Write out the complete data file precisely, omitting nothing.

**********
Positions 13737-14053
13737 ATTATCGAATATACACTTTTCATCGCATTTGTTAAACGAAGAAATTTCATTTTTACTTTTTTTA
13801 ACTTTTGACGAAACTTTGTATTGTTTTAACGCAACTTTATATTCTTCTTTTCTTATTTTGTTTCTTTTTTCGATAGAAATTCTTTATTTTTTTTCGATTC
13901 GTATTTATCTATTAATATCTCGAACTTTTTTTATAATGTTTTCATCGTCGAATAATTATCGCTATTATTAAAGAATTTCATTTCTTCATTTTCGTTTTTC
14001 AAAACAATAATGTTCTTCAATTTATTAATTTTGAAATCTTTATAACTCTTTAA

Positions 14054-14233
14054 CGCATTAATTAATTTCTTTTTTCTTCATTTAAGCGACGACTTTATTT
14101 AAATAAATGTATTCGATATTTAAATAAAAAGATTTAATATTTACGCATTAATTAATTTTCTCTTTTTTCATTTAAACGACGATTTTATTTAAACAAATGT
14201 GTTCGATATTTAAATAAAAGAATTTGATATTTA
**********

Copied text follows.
Positions 13737-14053
13737 ATTATCGAATATACACTTTTCATCGCATTTGTTAAACGAAGAAATTTCATTTTTACTTTTTTTA
13801 ACTTTTGACGAAACTTTGTATTGTTTTAACGCAACTTTATATTCTTCTTTTCTTATTTTGTTTCTTTTTTCGATAGAAATTCTTTATTTTTTTTCGATTC
13901 GTATTTATCTATTAATATCTCGAACTTTTTTTATAATGTTTTCATCGTCGAATAATTATCGCTATTATTAAAGAATTTCATTTCTTCATTTTCGTTTTTC
14001 AAAACAATAATGTTCTTCAATTTATTAATTTTGAAATCTTTATAACTCTTTAA

Positions 14054-14233
14054 CGCATTAATTAATTTCTTTTTTCTTCATTTAAGCGACGACTTTATTT
14101 AAATAAATGTATTCGATATTTAAATAAAAAGATTTAATATTTACGCATTAATTAATTTTCTCTTTTTTCATTTAAACGACGATTTTATTTAAACAAATGT
14201 GTTCGATATTTAAATAAAAGAATTTGATATTTA